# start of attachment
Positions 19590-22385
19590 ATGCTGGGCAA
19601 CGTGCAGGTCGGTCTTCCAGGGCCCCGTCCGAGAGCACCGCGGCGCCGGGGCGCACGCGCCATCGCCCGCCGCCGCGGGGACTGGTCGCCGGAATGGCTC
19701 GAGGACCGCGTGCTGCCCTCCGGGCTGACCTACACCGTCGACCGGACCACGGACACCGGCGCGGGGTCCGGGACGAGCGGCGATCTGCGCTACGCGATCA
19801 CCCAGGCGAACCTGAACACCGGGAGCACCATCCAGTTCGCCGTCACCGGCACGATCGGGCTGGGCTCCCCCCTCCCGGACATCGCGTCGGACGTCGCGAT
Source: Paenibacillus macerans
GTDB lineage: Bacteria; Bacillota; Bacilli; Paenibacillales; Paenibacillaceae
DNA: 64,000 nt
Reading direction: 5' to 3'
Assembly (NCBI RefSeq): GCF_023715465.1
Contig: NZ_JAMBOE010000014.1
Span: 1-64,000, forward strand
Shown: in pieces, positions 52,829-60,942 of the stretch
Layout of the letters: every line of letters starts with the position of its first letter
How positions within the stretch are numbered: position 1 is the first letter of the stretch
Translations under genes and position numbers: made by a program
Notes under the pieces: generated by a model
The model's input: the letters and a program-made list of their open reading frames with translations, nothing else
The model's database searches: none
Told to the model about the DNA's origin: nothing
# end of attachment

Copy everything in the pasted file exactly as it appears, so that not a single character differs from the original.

Positions 19590-22385
19590 ATGCTGGGCAA
19601 CGTGCAGGTCGGTCTTCCAGGGCCCCGTCCGAGAGCACCGCGGCGCCGGGGCGCACGCGCCATCGCCCGCCGCCGCGGGGACTGGTCGCCGGAATGGCTC
19701 GAGGACCGCGTGCTGCCCTCCGGGCTGACCTACACCGTCGACCGGACCACGGACACCGGCGCGGGGTCCGGGACGAGCGGCGATCTGCGCTACGCGATCA
19801 CCCAGGCGAACCTGAACACCGGGAGCACCATCCAGTTCGCCGTCACCGGCACGATCGGGCTGGGCTCCCCCCTCCCGGACATCGCGTCGGACGTCGCGAT
Source: Paenibacillus macerans
GTDB lineage: Bacteria; Bacillota; Bacilli; Paenibacillales; Paenibacillaceae
DNA: 64,000 nt
Reading direction: 5' to 3'
Assembly (NCBI RefSeq): GCF_023715465.1
Contig: NZ_JAMBOE010000014.1
Span: 1-64,000, forward strand
Shown: in pieces, positions 52,829-60,942 of the stretch
Layout of the letters: every line of letters starts with the position of its first letter
How positions within the stretch are numbered: position 1 is the first letter of the stretch
Translations under genes and position numbers: made by a program
Notes under the pieces: generated by a model
The model's input: the letters and a program-made list of their open reading frames with translations, nothing else
The model's database searches: none
Told to the model about the DNA's origin: nothing